The Night King back then (bearded).
The Night King back then (bearded).
The Night King today.
The Night King today.

The differing display could be sheer coincidence. Nevertheless: it could just as well not be.

The prince that was promised

About five-thousand years ago, a prophecy was written in the archives of Asshai. It tells of the darkness returning, and that Azor Ahai will be reborn as a promised prince. His will be the Song of Ice and Fire.

This fits.

If we believe the Night King is controlled by a curse, then this could mean that he commands the Dead until this curse has completely consumed his humanity. His soul is then freed from the ice, but it needs a new body: Azor Ahai will be reborn through a prince that was promised. In the mean time the soulless Night King creates an Army of the dead.

When this happens, a new Night King must keep control of the Wights and White Walkers. There must always be a Night King. And it must always be the prince that was promised. He will vanquish the current Night King and take his place. But just like Azor Ahai, he too will be corrupted by the curse. His soul will also be freed and reborn in a new warrior taking his place: a warrior of fire, to be transformed into a soldier of ice. An eternal cursed circle.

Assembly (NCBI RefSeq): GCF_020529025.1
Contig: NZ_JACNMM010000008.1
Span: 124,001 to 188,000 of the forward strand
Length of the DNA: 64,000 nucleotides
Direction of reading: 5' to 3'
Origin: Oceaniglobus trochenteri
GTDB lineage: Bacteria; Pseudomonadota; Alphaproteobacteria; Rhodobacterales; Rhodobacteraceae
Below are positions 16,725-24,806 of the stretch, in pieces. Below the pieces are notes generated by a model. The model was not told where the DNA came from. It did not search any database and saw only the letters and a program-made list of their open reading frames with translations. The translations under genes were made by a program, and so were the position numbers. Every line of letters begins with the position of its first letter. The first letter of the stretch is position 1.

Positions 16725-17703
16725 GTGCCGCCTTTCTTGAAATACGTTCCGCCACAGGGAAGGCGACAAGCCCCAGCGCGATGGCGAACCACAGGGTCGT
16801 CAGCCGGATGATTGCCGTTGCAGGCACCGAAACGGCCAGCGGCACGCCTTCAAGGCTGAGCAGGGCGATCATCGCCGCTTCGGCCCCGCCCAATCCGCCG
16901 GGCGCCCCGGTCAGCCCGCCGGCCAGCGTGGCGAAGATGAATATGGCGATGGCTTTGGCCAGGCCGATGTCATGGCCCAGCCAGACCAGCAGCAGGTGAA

The Song of Ice and Fire.

A symbol of duality that still remains singular. Suddenly the name of the series of novels «Game of Thrones» is based on – «A Song of Ice and Fire» – has a completely new meaning.

What does this mean for season eight?

Jon Snow could be our promising candidate for the promised prince. Be this due to his origin, combining Targaryen and Stark blood: ice and fire. Again a singular duality. It would be up to him to defeat the Night King and take his place. A tragic end for Jon Snow’s character.

If Daenerys Targaryen simultaneously takes the Iron Throne, however, it would solve the main conflict of Westeros. A bittersweet ending that fits «Game of Thrones» like a glove. After all, George R. R. Martin himself, author of the series, promised us a bittersweet end to the Song of Ice and Fire.

You can watch season eight from 14/4/2019 on RTS 1. One episode will be shown per week, always on Monday morning at 3 a.m. In English, of course, with French subtitles.

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Luca Fontana
Luca Fontana
Editor, Zurich
I'm an outdoorsy guy and enjoy sports that push me to the limit – now that’s what I call comfort zone! But I'm also about curling up in an armchair with books about ugly intrigue and sinister kingkillers. Being an avid cinema-goer, I’ve been known to rave about film scores for hours on end. I’ve always wanted to say: «I am Groot.»